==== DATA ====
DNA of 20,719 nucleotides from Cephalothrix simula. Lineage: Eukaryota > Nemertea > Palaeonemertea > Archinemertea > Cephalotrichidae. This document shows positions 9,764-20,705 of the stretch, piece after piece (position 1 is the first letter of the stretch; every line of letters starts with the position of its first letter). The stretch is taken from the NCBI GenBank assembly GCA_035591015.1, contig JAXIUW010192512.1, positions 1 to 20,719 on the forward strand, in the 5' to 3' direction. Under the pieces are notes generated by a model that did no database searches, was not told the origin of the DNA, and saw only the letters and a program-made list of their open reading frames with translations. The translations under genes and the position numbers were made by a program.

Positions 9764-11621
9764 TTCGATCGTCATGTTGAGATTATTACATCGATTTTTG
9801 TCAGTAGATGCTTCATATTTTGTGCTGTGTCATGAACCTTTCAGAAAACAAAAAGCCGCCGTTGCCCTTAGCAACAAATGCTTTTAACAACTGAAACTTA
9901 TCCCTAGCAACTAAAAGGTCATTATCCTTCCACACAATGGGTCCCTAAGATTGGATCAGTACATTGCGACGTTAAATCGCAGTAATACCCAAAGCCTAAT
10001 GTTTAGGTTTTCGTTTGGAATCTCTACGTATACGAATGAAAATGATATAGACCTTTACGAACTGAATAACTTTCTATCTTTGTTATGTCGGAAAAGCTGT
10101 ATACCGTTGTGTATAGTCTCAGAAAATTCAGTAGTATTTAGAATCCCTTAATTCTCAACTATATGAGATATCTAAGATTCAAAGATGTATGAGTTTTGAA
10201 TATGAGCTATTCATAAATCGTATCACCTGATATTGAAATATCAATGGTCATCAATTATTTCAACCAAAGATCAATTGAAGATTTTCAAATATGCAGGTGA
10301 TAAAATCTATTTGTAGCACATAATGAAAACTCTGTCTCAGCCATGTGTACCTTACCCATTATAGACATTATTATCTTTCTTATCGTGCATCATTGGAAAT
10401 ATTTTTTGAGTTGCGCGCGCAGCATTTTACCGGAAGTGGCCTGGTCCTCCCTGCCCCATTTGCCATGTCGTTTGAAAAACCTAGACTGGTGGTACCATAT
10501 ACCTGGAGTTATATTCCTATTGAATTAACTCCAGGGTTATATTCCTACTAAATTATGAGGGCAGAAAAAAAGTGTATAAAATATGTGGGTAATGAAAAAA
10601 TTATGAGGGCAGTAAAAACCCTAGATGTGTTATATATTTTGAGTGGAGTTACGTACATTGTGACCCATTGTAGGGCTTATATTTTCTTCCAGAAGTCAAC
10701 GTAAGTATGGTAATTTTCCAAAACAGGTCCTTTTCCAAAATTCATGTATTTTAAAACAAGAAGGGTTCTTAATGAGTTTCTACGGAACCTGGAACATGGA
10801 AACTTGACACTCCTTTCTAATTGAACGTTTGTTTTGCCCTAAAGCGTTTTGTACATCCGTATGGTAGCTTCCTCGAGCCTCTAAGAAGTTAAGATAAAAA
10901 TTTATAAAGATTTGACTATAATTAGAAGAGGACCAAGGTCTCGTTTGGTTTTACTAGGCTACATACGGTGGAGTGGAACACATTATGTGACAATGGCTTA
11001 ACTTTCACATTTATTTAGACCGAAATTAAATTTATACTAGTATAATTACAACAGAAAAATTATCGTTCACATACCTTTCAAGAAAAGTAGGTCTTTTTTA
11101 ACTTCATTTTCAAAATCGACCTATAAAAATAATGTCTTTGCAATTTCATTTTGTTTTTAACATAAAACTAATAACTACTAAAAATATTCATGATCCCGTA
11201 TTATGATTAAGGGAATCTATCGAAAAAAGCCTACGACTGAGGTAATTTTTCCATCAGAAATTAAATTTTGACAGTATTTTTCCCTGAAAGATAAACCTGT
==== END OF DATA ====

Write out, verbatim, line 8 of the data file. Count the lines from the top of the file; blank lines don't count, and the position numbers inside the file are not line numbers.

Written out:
10201 TATGAGCTATTCATAAATCGTATCACCTGATATTGAAATATCAATGGTCATCAATTATTTCAACCAAAGATCAATTGAAGATTTTCAAATATGCAGGTGA